The indefatigable Michael Geist has posted the slides and audio of his "ACTA 101" talk. This is must-see stuff, covering pretty much everything you need to know about ACTA, the Anti-Counterfeiting Trade Agreement that's being negotiated mostly in secret right about now. (I had some problems with the embedded version - you might need to click through to blip.tv to watch it.)
As Cory says, ACTA "stands to fatally wound all user-generated content sites from mailing lists to YouTube; [...] criminalize kids for noncommercial file-sharing; [and] put your internet connection in jeopardy if anyone in your house is accused of infringement..."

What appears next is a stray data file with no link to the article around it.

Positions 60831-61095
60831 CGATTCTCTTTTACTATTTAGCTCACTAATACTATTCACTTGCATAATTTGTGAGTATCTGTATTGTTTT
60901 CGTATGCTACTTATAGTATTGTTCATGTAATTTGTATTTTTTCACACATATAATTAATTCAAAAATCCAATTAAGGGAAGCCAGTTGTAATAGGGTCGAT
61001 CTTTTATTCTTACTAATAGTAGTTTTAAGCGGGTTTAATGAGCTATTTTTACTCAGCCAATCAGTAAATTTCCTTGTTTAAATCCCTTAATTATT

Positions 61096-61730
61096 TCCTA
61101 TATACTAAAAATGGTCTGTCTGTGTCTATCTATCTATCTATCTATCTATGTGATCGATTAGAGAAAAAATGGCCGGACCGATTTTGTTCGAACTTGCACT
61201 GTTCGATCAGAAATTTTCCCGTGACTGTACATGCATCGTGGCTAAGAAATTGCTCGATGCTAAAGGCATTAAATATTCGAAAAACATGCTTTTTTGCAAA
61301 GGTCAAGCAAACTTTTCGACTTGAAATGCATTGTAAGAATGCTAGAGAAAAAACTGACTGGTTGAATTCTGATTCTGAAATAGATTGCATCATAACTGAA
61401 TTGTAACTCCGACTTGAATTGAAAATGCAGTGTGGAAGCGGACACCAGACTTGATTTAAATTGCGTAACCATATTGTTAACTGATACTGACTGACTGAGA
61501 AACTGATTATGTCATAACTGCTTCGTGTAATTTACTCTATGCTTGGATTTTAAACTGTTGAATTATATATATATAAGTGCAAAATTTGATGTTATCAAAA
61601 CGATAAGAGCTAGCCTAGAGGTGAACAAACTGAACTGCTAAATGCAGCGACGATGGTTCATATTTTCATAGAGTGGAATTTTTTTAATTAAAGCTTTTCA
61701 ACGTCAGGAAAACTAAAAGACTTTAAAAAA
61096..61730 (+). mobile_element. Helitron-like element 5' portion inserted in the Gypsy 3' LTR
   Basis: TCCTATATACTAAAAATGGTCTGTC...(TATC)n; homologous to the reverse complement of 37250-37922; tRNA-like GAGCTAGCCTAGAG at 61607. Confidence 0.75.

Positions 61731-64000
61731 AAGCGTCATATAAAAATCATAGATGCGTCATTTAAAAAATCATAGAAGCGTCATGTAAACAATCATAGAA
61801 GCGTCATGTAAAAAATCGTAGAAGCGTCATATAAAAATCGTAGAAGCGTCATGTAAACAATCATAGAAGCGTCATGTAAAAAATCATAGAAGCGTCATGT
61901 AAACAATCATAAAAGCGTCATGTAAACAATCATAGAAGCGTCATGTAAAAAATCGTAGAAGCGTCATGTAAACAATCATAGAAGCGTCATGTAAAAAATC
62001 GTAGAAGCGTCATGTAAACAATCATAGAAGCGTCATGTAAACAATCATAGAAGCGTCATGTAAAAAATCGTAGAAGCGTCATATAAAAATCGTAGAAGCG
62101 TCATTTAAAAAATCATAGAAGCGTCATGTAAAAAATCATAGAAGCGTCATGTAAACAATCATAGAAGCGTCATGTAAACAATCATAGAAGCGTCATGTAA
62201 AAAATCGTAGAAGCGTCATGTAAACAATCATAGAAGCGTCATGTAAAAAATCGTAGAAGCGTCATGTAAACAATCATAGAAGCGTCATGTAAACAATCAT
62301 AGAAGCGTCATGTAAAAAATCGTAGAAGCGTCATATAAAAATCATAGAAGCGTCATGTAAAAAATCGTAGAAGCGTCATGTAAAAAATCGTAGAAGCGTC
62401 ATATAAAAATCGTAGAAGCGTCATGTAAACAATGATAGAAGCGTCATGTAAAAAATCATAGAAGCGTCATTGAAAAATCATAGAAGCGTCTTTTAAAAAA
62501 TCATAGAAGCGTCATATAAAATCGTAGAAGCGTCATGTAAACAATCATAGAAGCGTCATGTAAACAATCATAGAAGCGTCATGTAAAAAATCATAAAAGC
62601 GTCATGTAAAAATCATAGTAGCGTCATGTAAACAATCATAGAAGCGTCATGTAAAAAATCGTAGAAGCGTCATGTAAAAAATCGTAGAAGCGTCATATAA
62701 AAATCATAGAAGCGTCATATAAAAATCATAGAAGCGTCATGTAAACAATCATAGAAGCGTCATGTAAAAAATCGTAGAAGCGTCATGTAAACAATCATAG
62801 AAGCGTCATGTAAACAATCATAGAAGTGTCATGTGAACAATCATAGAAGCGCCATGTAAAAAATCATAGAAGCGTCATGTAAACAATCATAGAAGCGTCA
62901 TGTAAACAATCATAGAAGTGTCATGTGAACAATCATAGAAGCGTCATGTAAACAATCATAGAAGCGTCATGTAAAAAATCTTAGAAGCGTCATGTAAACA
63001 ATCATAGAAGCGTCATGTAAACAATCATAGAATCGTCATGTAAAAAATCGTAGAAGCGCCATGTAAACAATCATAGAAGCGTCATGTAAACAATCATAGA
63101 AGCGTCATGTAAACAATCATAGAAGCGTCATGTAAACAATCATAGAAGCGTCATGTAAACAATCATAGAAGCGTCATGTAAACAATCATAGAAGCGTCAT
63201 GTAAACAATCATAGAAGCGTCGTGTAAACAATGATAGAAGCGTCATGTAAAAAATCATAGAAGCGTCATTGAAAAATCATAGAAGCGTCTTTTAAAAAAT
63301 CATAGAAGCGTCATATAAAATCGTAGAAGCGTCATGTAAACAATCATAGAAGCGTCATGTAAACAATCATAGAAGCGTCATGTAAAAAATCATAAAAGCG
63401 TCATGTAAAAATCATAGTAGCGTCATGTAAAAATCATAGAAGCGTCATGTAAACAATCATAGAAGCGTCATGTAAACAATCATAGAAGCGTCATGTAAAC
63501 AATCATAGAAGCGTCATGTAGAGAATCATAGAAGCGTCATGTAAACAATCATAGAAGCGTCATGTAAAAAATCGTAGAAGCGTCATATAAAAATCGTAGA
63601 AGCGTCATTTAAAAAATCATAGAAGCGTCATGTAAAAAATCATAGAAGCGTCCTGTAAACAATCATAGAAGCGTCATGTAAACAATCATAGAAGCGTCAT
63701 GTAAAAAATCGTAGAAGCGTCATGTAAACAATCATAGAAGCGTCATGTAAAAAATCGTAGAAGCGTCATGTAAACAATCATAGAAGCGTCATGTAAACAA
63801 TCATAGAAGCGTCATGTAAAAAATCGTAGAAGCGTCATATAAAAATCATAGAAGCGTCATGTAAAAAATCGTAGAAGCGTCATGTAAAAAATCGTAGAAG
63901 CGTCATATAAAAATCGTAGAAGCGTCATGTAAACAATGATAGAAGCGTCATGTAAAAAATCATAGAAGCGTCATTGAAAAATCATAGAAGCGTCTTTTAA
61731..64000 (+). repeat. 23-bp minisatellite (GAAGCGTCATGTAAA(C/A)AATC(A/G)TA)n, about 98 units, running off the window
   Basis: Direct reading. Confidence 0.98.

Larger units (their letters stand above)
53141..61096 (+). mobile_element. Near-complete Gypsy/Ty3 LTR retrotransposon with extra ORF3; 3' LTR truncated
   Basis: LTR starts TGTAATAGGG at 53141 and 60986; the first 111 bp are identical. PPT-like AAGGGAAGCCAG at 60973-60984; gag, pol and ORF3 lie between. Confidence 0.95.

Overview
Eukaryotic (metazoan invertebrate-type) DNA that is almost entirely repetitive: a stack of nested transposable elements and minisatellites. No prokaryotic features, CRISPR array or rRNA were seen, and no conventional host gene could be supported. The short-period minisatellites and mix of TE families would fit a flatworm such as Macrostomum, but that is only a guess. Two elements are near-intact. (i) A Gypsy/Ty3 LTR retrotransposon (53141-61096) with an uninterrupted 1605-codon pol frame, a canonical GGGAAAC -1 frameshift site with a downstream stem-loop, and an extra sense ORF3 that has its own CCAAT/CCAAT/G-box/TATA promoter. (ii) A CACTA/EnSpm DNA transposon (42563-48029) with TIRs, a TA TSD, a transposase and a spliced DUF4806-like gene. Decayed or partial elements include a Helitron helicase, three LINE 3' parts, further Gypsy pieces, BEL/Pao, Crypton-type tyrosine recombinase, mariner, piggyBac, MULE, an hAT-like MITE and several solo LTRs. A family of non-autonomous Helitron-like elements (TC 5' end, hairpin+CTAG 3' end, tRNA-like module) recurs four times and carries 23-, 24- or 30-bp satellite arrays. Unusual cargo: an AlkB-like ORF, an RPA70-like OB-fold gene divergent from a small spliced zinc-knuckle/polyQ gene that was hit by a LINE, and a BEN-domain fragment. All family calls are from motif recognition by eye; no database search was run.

The shocking part about this whole thing is that now, ten years or more into the Copyright Wars, we still have such stupid people in positions of control. Take this week's example, Alan Wurtzel. This specimen of executivius fossilus cartellae works for NBC as, apparently, some president of some research of something.
Whatever he's researching, it's certainly not television because Mr Wurtzel is shocked by the "completely counterintuitive" result that if you let people watch TV how and when they want.. surprise! they watch MORE of it. Give the consumer what he wants - clearly a new and revolutionary idea, and one that a whole network's research department was unable to come up with. Simply shocking!
Sorry, dear readers, but even making fun of these idiots has gotten old for me. I'll just post the links and you can go read and nod your head sagely because we - you, me, all the rest of the readers here - have known this forEVER. And I bet we don't draw Mr Wurtzel's salary, either.